Orchestral Music Review Print



A Colorful 19th-and-20th-Century Program


Event  Information

Wilmington -- ( Thu., Jan. 23, 2014 )

North Carolina Symphony: Dvořák’s 7th Symphony
Performed by Christian Knapp, conductor; Brian Reagin, violin
$. -- Kenan Auditorium , (919)733-2750 , http://ncsymphony.org/ -- 7:30 PM

Raleigh -- ( Fri., Jan. 24, 2014 - Sat., Jan. 25, 2014 )

North Carolina Symphony: Dvořák’s 7th Symphony
Performed by Christian Knapp, conductor; Brian Reagin, violin
$. -- Meymandi Concert Hall at Duke Energy Center for the Performing Arts , (919)733-2750 , http://ncsymphony.org/

January 23, 2014 - Wilmington, NC:


The North Carolina Symphony gave its first Wilmington concert of the new year, offering a varied program that reversed the typical performance order: two 20th century pieces comprised the first half, while the ending work was from the 19th century. The performance was led by guest conductor Christian Knapp whose career has taken him to such prestigious venues as the Mariinsky Theatre in St. Petersburg and Mostly Mozart in New York.

The opening piece was the Divertimento for String Orchestra by Béla Bartók. The playing began with an immediate display of rhythmic energy, which turned out to be a leading characteristic of Knapp's conducting. Another quality which made itself heard fairly quickly was his ability to draw a hushed tone from the orchestra, as he did here when the main theme returned at the middle section.

The second movement was dark and evocative. It is the gloomy centerpiece of this otherwise lighter-spirited work. There were more examples here of beautiful fades: one in the middle which led to a jarring surprise forte, and another, at the end of the movement. On the opposite side, the buildup in the middle of the movement was finely graded. The third movement carried all the propulsiveness one would hope for in the dynamism of Bartók's irregular rhythms. Knapp is clearly at home in such music. The humorous section near the end was genuinely funny. The solo quintet, which is given an important role throughout the piece, played with clear tone and well-defined contrast in sound. It was a fitting display for the orchestra's fine string section leaders.

Bartók was followed by the violin concerto of Samuel Barber, written in the same year. Mr. Knapp was joined at center stage by Brian Reagin, who is in his 25th season as concertmaster of the North Carolina Symphony. Reagin is a persuasive soloist. He carried a fine sweet and long-lined tone in both of the first two movements, where soulful melody is at the core. His high notes were pure and clear. In the brief, exciting last movement, Reagin played with virtuoso aplomb and carried off this non-stop rollick with vigor, although perhaps the accents could have been even sharper and more jagged. Reagin's artistry was matched by beauty of lyrical tone and line in the orchestra. Soft sonorities were delicate and lovely. The colors of the winds were sensitively delineated; the oboe solo in the second movement was finely expressive.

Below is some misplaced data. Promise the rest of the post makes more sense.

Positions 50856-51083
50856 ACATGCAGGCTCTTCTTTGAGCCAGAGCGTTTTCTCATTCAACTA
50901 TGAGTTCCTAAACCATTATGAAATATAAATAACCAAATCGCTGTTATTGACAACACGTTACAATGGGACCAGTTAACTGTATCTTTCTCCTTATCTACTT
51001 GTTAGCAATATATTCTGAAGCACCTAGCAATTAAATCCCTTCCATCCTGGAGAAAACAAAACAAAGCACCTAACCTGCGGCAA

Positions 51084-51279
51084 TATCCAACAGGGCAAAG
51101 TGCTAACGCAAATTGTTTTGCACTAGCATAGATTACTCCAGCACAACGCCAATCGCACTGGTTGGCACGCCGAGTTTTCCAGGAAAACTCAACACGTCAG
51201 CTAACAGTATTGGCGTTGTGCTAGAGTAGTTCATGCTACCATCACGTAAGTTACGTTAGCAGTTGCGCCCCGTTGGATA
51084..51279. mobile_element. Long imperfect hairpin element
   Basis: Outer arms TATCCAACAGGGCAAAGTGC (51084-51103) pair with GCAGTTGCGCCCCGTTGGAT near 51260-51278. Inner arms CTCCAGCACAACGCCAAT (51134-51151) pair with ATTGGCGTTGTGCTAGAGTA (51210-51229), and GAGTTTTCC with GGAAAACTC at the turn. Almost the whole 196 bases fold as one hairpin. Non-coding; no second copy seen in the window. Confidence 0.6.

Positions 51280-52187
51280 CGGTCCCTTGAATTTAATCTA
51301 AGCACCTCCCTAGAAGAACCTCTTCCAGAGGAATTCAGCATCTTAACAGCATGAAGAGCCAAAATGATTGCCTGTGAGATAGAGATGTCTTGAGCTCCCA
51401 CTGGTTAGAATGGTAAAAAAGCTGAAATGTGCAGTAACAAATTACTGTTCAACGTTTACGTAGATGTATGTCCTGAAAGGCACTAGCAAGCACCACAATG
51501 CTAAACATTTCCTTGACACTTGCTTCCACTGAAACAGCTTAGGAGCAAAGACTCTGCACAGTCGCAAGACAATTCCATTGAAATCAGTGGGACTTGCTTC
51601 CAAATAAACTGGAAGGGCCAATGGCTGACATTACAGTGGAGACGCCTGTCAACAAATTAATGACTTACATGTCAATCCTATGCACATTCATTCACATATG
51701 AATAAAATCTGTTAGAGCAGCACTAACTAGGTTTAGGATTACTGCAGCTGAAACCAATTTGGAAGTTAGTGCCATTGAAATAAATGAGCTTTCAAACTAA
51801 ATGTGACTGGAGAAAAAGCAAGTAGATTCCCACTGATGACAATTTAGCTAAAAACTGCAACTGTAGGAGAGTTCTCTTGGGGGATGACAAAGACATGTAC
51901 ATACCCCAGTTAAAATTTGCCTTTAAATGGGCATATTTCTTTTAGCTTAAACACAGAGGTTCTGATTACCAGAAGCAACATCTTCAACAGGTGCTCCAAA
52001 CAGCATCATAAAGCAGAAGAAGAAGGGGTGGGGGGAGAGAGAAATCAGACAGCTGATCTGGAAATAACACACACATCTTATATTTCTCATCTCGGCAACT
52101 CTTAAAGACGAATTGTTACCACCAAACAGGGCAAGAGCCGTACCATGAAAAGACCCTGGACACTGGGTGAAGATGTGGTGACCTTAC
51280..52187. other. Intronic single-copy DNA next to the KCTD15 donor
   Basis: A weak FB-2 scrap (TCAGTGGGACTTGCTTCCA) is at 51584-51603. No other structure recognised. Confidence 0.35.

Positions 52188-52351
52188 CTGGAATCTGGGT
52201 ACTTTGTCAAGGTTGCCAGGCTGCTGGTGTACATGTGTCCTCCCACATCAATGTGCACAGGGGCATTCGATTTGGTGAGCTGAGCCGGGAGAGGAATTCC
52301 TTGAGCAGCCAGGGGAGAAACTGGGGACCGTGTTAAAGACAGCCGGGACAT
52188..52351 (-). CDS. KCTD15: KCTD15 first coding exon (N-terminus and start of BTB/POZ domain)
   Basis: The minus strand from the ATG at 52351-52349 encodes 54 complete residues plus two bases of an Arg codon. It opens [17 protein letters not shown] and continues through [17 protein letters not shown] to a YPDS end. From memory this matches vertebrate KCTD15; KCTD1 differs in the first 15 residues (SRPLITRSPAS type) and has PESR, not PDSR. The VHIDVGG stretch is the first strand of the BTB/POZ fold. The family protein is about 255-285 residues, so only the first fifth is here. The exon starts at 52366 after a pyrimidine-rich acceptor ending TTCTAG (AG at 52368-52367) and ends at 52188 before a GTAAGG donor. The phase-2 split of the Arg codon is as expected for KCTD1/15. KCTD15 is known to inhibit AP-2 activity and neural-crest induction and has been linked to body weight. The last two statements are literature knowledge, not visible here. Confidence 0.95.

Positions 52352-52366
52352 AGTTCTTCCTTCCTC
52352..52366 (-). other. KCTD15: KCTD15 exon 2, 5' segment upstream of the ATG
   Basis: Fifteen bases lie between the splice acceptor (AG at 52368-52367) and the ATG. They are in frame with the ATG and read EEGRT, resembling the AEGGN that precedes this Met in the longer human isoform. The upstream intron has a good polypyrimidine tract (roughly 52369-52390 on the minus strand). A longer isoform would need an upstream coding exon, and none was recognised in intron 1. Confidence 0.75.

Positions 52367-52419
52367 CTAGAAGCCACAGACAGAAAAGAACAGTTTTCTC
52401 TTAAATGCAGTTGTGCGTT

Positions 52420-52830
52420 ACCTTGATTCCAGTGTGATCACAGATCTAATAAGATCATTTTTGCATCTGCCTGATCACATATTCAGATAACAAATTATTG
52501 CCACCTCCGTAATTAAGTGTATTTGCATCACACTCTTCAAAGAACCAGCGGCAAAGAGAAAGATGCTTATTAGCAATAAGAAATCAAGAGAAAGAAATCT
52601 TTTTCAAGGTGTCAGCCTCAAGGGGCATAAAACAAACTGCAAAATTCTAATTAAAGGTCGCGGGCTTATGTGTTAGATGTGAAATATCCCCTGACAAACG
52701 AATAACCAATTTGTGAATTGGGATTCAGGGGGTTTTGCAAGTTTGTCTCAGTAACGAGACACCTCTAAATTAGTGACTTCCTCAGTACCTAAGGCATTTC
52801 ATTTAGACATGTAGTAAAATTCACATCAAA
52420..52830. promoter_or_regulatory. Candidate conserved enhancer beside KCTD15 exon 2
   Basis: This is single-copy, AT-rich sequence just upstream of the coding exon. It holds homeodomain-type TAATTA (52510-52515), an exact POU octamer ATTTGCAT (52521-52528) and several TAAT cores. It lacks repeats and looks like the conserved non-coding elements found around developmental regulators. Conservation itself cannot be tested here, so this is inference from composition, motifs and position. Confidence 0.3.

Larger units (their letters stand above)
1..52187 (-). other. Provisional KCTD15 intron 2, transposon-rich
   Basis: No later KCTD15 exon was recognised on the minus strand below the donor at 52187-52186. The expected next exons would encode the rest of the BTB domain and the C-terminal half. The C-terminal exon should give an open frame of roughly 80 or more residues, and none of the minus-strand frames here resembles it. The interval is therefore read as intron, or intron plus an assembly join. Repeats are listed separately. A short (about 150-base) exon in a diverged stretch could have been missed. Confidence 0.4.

The second half was devoted to the largest work on the program, the Symphony No. 7 of Antonín Dvořák. The dark and intense opening section once again showed Knapp's rhythmic vigor but also his propensity to sustain a very large beat over longer periods. This led periodically to what seemed like exaggerated gestures, especially with his left hand mirroring much of the time. Rather oddly, the exact opposite happened in the coda of the first movement, where Knapp's gestures seemed to diminish in intensity at the height of the climax.

That said, this symphony is one of Dvořák's most dramatic works, yet features a profusion of gentle lyrical writing as well. Knapp excelled in this dichotomous character. Over and over there were examples of rubato leading seamlessly to a new tempo, or of an agogic pause leading to a beautiful expressive emphasis. These were carried by the orchestra with the kind of flexibility and apparent spontaneity that a listener might associate with a single pianist or a duo, rather than a large ensemble. In carrying the contrasts of dramatic and lyrical expression, Knapp was superb.

Beautiful hushes occurred at the brooding end of the first movement and at a number of points in the largely reflective second movement. This extended movement features numerous melodies; the unfolding of the material was wonderfully cohesive. The rhythmic life of the third movement, redolent of Dvořák's famous Slavonic Dances, was infectious. The dark fourth movement, with its powerful ending major-mode assertion, was compelling, as was the rendering of the entire tapestry of this symphonic masterwork.

This program will be repeated on January 24 and 25 at Meymandi Concert Hall in Raleigh. For details, see the sidebar.